Triennial Review Category 2186 600 187200 250 50,000

Total Annual hours for Collection: (Reporting + record retention, (if appropriate) = hours.

Information Collection Costs: The total annual cost for Initial Market Power Analysis is estimated to be $2,340,000. Total annual cost for market-based rate tariffs is projected to be $195,300. Total annual cost for Triennial Reviews Category 2 is projected to be $7,500,000. The hourly rate of $150 includes attorney fees, engineering consultation fees and administrative support. There are 2080 total work hours in a year. There are no filing fees associated with applications for market-based rate authority.

Respondents (Market Power Analysis; MBR Tariff; Triennial Review): Businesses or other for profit.

Frequency of Responses: Market Power Analyses: Occasionally; consistent with current practice, a market power analysis must be filed for each utility seeking market-based rate authority.

MBR Tariff: An MBR tariff for each corporate family with all current sellers to be filed with the Commission after the final rule is effective. In the future, an MBR tariff will be filed occasionally by each utility newly seeking market-based rate authority.

Triennial Review: Updated market power analysis filed every three years for Category 2 sellers seeking to retain market-based rate authority. [188]

Necessity of the Information: Market Power Analyses: Consistent with current practices, the market power analysis aids the Commission in determining whether an entity seeking market-based rate authority lacks market power and permits a determination that sales by that entity will be just and reasonable.

MBR Tariff: A market-based rate tariff filed for each corporate family, with all affiliates with market-based rate authority separately identified in the tariff, would improve the efficiency of the Commission in its analysis and determination of market-based rate authority. The MBR Tariff would allow the Commission to have a clear definition of the relationships between parent and affiliate utilities in assessing market-based rate authority and/or the investigation thereof. This will allow for better transparency with regard to what sellers each corporate family has, and a more customer friendly tariff. A tariff of general applicability will also reduce document preparation time overall and provide utilities with the clearly defined expectations of the Commission.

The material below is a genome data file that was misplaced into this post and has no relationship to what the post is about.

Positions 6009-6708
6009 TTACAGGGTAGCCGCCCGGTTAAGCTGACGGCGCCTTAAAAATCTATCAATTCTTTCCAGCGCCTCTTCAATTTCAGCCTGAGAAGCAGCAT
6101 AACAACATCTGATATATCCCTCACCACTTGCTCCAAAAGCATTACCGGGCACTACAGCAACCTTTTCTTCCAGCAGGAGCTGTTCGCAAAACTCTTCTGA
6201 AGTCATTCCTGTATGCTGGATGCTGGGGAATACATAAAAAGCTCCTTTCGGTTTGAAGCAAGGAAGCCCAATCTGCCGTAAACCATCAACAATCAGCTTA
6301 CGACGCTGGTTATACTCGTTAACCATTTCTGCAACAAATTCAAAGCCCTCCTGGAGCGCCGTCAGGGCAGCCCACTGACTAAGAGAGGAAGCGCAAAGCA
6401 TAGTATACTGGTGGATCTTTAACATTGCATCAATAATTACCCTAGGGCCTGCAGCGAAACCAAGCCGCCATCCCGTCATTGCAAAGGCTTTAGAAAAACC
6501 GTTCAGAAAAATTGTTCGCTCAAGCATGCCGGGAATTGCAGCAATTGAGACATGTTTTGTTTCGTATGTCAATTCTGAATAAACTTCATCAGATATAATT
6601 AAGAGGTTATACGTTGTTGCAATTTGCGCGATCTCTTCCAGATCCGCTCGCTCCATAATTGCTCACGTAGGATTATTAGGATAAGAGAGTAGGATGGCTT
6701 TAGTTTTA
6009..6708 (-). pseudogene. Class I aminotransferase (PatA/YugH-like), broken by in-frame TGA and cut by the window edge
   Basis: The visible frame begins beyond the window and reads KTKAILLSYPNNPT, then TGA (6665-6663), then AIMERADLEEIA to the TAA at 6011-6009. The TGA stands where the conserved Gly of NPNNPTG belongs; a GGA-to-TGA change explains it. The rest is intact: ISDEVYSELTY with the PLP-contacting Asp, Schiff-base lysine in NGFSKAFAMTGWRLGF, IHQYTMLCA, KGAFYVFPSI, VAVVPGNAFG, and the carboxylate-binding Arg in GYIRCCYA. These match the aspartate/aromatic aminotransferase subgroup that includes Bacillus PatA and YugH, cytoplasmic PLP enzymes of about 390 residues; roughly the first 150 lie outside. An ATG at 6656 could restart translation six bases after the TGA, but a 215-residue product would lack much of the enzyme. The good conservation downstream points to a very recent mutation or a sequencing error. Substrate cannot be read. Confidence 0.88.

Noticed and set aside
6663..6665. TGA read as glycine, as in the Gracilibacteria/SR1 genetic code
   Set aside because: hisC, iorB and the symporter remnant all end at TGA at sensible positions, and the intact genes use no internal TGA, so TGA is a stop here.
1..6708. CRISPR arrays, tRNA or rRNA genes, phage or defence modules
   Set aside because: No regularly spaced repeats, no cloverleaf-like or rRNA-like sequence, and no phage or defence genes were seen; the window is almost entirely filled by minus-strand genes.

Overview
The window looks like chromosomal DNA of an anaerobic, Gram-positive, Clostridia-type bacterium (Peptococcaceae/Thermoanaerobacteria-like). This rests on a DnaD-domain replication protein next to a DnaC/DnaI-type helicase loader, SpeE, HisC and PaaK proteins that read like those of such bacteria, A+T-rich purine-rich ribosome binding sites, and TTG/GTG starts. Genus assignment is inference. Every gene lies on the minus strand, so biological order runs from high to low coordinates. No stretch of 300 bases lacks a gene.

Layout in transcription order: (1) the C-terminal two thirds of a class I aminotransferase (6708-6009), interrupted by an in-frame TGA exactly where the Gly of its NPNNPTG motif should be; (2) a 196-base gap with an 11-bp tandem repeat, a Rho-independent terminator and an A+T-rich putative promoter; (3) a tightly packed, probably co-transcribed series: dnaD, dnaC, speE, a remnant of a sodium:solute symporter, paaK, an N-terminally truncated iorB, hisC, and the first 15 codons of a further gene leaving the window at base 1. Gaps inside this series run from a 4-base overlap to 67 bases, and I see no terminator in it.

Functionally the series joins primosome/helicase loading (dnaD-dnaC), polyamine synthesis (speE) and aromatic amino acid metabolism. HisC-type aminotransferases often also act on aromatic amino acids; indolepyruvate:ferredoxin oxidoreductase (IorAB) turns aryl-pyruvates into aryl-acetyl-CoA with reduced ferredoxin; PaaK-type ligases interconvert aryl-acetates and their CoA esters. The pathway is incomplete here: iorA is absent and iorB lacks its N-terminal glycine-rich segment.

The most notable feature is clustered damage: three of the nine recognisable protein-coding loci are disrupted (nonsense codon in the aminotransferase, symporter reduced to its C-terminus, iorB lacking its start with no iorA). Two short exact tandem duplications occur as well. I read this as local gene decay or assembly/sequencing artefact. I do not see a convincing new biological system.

Triennial Review: The triennial review allows the Commission to monitor market-based rate authority to detect changes in market power or potential abuses of market power. The updated market power analysis permits the Commission to determine that continued market-based rate authority will still yield rates that are just and reasonable.

Internal review: The Commission has conducted an internal review of the public reporting burden associated with the collection of information and assured itself, by means of internal review, that there is specific, objective support for this information burden estimate. Moreover, the Commission has reviewed the collections of information proposed by this NOPR and has determined that these collections of information are necessary and conform to the Commission's plans, as described in this order, for the collection, efficient management, and use of the required information. [189]